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Gordon Mumma, "Live-Electronic Music"

Most people reading this haven't had much exposure to Gordon Mumma, ifany. I can't exactly blame them however as very few recordings are inprint or easy to come by. However, a full article has surfaced in TheWire recently and Tzadik has just released this collection ofrecordings from 1963-1985.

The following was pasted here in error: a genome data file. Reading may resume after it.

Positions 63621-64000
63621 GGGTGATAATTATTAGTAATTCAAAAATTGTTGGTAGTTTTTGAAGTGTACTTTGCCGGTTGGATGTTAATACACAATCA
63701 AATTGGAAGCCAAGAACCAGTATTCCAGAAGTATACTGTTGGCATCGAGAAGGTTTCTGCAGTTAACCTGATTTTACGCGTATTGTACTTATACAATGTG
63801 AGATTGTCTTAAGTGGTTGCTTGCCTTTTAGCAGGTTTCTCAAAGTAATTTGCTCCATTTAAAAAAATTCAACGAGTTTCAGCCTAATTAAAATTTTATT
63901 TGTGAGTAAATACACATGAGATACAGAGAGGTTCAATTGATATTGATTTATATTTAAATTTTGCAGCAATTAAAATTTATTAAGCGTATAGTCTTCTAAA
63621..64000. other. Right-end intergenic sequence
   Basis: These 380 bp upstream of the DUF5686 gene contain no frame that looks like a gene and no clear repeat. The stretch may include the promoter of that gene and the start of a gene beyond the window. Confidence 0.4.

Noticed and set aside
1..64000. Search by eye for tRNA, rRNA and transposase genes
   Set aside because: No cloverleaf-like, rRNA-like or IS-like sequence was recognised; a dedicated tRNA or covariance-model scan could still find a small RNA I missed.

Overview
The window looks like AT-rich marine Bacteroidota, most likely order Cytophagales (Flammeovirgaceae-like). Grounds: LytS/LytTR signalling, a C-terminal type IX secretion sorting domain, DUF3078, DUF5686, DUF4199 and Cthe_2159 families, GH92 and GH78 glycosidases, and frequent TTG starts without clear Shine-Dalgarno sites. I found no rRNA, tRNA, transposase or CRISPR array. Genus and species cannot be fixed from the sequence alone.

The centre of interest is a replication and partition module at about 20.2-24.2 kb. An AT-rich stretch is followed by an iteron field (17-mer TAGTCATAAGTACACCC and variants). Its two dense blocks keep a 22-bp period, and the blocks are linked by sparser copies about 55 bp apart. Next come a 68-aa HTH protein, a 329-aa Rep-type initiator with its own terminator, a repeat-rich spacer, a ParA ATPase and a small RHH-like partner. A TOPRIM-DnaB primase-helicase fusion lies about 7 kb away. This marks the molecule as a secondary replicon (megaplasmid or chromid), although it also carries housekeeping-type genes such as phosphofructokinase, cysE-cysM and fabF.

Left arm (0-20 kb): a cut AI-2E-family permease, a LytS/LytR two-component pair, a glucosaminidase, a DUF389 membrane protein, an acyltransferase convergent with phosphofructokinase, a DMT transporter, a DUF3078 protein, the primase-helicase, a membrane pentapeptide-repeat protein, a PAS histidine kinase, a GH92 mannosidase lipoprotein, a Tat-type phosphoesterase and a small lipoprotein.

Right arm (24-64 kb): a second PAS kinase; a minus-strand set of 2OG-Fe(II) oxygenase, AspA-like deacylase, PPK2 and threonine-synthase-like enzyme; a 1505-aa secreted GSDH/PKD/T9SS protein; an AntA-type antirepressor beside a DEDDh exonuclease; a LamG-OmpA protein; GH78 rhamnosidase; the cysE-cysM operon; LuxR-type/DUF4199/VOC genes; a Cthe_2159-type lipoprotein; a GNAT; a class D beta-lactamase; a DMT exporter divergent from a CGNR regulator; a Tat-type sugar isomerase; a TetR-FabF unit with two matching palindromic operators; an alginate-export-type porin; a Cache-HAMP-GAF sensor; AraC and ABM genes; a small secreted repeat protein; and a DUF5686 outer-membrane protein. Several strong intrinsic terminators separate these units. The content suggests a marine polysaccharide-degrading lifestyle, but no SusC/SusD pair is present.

On Brain in The Wire, you'll hear freakedout starjamming whack electronics by Mumma but on the recordings here,the end result sounds far more related to the originating instruments,themselves, their sound naked, mangled, and manipulated. Five pieceshave been assembled in reverse chronological order, and ironicallyenough progress away from organic instrumental interplays to moredistanced, distorted and electronic end-results. Mumma began as a hornplayer and pianist and along with Robert Ashley co-founded The AnnArbor Cooperative Studio for Electronic Music in 1958. Mumma'shome-built equipment was referred to as cybersonic (way back then,yeah) and while I could regurgitate information about circuitry andelectronic process, I'll leave that for the liner notes. What I can sayis that it's amazingly fascinating to hear people manipulating soundfrom an academic discipline in ways that current improvisational groupsappear to be edging on but not even trying out yet. With the number ofcollectives in scenes like Milwaukee, Montreal and Boston, my ownpersonal observations are that the performers are either more on oneside of being completely electronic or the other side of beingcompletly organic, rarely combining the worlds into something bothinteresting and pleasing (nevermind being sticklers for composition andnotation). The selection is minimal and the ensembles are mostly Mummaon either horn or "cybersonics" plus one other person, with theexception of the noisiest piece on here, "Horn," which features Mummaand Ashley along with two others, as Mumma plays the horn and not'cybersonics' (as he does every other piece). Unfortunately it's such asmall window on the world of Mumma and I feel the closer, "Medium SizeMograph 1963" is being cut off somehow, but I have a strange feelingthere are more recordings due to surface soon.